Camel, Nude and Forgotten Japanese Soldiers
I read an article in yesterday’s Metro about Shoichi Yokoi a Japanese soldier whose war ended 39 years ago yesterday (January 24th 1972) when he was captured by two fishermen on the Pacific Island of Guam. He had refused to surrender as the Japanese forces retreated in 1944 believing that the war could still be won. On his return home to Japan, 28 years after the war had ended, he is alleged to have said “it is with much embarrassment that I have returned home alive”. He obviously managed to overcome this embarrassment as died at the age of 82 in 1997 having become something of a celebrity in Japan.
This story reminded me of an album by the largely forgotten UK band Camel. I was never a huge Camel fan, but they did have their moments, and this album I always thought was one of them.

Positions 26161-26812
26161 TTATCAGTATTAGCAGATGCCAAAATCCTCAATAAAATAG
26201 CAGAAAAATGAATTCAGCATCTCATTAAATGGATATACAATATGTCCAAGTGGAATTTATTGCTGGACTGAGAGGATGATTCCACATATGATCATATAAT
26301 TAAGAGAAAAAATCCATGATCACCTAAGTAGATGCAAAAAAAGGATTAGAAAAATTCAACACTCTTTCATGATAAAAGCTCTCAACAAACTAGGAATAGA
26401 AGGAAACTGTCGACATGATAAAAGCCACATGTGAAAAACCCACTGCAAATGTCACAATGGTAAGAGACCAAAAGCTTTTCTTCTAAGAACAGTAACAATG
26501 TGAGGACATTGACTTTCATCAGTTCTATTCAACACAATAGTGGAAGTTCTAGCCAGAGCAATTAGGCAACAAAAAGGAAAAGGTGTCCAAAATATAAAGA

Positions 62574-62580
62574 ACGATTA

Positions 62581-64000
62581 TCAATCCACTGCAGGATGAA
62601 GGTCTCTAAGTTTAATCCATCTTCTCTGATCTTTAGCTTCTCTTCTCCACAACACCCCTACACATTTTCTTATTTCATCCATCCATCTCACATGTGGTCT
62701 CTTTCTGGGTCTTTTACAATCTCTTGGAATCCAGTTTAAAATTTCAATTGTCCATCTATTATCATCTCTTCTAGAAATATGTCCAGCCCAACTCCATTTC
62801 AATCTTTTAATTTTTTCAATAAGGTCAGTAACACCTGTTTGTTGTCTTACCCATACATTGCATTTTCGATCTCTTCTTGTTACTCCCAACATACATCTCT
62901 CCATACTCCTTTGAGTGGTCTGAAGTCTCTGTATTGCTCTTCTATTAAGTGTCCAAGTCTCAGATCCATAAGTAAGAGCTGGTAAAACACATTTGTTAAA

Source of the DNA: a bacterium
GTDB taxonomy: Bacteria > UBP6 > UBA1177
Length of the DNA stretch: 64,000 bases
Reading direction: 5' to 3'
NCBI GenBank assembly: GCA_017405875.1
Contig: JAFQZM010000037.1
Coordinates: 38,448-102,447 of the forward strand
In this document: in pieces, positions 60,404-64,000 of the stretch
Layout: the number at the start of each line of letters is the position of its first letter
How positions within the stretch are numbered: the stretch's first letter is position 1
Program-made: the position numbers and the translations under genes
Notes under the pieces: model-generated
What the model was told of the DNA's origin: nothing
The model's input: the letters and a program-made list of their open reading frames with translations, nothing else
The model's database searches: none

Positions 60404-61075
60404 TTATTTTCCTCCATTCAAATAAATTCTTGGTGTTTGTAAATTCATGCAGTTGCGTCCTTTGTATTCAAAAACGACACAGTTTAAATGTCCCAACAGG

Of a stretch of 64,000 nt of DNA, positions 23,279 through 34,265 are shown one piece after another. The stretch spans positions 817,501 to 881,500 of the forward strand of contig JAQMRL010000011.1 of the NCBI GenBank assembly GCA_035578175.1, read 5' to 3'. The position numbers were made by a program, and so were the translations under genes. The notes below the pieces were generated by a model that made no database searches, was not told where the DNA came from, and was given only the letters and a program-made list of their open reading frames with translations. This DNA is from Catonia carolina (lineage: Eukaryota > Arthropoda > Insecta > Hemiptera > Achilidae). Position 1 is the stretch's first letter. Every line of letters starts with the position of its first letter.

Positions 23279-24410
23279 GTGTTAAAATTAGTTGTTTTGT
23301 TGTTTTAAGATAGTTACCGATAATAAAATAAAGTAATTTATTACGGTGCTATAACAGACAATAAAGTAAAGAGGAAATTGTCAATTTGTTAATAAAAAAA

Nude was a concept album, written by Andy Latimer with lyrics by Susan Hoover, who got the idea from a very similar story as that above. To be honest, before I looked into it for this post, I had assumed it was the same soldier, but Wikipedia tells me there were actually a number of Japanese soldiers dotted around the Pacific islands, all of whom refused to believe the war was over and surrender, and who then got forgotten. Apparently the Camel album was inspired by Hiroo Onoda (the album’s title Nude comes from his surname apparently) who finally came home in March 1974 after 30 years. The last Japanese solider, Teruo Nakamura came home 9 months later in December 1974.
It’s just ocurred to me that I bought this record shortly after its release in 1981, which scarily was 30 years ago and coincidentally the same length of time that Onoda was alone in the jungle. When I think what I’ve done in that time, it certainly puts his ordeal into perspective for me.
So although Nude is in not really a classic album, I did after all this time, rather enjoy listening to it on the way into work this morning.